Price: $60 U.S.
In March 2017, MyMac reviewed the image editing software Pixelmator. Since that time, the team at Pixelmator has been busy and they released a totally new software called Pixelmator Pro. Let’s see how this new version stacks against its little brother and how it compares to Photoshop CC.
Pixelmator Pro comes with a brand new interface, and one of the first things you’ll see is the single editing window. The main window also has tabs for editing multiple images in parallel. In the standard version, one of the things I had to get used to was the multiple palettes that were showing on screen; this issue is now mostly gone. There are still four floating palettes you’ll have to deal with: Colors, Info, Gradients, and Shapes, and sadly they cannot be docked anywhere. The Effects Browser that was available in the standard version as a palette can now be seen as a tool on the right.
One of the major changes you may have to adapt to is the way the tools and layers are displayed. The tools are now on the right side of the main window while the layers are on the left. This is unusual if you come from Photoshop, but considering that other software such as Lightroom and Luminar have their editing tools on the right, it is consistent with some other workflow you may already have. The layers also have a handy auto naming feature when you drag an image into it.
When you click on a tool, you’ll see the tool parameters on the left of the tool selected instead of the top bar like in Photoshop and the standard Pixelmator. Some tools (Examples: Style and Arrange) are wider than others, which makes the edited image change size when we change to tools such as all the three Select tools (Select, Free Select, Quick select). I found the workaround to this behavior in the view menu, by disabling the Auto Center option.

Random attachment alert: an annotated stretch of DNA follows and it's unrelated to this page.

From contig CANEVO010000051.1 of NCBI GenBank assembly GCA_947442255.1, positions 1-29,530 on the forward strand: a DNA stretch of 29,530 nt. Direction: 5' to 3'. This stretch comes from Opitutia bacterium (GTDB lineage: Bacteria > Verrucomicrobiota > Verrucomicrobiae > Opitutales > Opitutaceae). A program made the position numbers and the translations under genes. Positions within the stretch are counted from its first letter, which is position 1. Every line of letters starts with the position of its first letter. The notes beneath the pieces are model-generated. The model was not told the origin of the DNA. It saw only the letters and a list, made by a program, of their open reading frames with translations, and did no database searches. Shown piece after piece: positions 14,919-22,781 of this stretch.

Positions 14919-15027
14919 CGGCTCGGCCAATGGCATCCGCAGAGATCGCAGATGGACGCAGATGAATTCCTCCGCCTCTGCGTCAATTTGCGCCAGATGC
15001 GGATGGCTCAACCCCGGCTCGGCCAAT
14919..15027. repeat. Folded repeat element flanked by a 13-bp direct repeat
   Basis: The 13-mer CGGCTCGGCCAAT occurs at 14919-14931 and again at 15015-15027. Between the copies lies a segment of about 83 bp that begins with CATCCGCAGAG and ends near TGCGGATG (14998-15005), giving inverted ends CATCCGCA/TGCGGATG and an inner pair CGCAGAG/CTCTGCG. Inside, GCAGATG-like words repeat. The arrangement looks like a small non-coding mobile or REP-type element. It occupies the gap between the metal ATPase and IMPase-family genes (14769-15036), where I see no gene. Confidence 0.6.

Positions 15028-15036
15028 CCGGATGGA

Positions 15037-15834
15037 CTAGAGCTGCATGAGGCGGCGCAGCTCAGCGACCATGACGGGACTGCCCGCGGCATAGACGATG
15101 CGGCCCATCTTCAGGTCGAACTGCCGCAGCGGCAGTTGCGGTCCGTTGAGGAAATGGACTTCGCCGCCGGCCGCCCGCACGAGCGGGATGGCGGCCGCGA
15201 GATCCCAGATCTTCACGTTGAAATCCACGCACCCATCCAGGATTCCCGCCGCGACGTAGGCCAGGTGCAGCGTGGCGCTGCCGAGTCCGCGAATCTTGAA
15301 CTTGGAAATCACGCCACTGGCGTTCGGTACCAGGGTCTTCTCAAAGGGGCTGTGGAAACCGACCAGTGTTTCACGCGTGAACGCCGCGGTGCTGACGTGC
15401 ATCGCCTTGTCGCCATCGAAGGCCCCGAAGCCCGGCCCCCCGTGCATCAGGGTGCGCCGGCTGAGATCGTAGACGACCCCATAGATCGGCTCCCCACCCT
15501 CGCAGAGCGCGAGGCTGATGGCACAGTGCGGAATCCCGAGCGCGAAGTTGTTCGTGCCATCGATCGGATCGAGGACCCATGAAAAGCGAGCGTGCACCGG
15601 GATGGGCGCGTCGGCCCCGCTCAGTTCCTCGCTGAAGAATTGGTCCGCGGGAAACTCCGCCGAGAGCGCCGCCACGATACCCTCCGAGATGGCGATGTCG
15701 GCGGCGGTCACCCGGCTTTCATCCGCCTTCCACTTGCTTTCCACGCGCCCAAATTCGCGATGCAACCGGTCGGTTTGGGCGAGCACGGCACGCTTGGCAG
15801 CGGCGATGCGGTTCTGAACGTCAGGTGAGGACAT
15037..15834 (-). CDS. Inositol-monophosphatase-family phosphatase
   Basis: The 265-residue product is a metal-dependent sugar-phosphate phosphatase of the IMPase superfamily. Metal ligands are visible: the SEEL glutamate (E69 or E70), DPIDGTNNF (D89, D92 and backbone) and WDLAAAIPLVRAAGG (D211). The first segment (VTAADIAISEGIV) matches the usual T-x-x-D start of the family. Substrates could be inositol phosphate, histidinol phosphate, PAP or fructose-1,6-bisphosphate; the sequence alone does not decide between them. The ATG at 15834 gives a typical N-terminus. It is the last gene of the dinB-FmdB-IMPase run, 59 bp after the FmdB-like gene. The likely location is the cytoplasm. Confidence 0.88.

Some of the tool’s options can be customized, for example the Adjust Colors tool. In the Add drop down menu, you can add or remove the sections you want, such as a Curve adjustment, so you just see what you really need on screen. In this tool, you also have access to many Auto adjustments (White Balance and Lightness) that use machine learning techniques to edit photos. Machine learning was also used for the Repair tool to help remove imperfections or objects in an image (Adobe calls that feature Content-Aware).
In the Monsoon release of Pixelmator Pro (version 1.1), the Export for Web function got a very nice feature. You can now export your images in many formats (JPEG, PNG, and more) and create slices of that same image in multiple formats all at the same time. This can be useful if, for instance, you want to create a clickable part of an image or want to support different image types for different browser experiences (say full web versus mobile).
Pixelmator Pro is still a work in progress. In version 1.0 of Pixelmator Pro, I was disappointed with the way layers were implemented, and it has been corrected in version 1.1. Another example is the standard version of Pixelmator had five Automator actions, but these cannot be found in Pixelmator Pro. I also could not open a document from Pixelmator Pro on the Pixelmator app for iOS on my iPad. If you use Apple’s Photos’ software, this integration is well done. The most recent release of Pixelmator Pro (Monsoon) also adds Touch Bar support for MacBook Pro.
Overall, I can say that Pixelmator Pro is probably the best Mac editing software I evaluated recently, especially for the price. There are some things that can still be perfected, but the current version is very useable and provides pro features that you’ll find very interesting in your daily photo editing workflow. I have not covered the functionalities for creators with the brushes and other paint tools. If you are looking for an alternative to Photoshop, you can’t go wrong with Pixelmator Pro.
MyMac Review Rating: 8 out of 10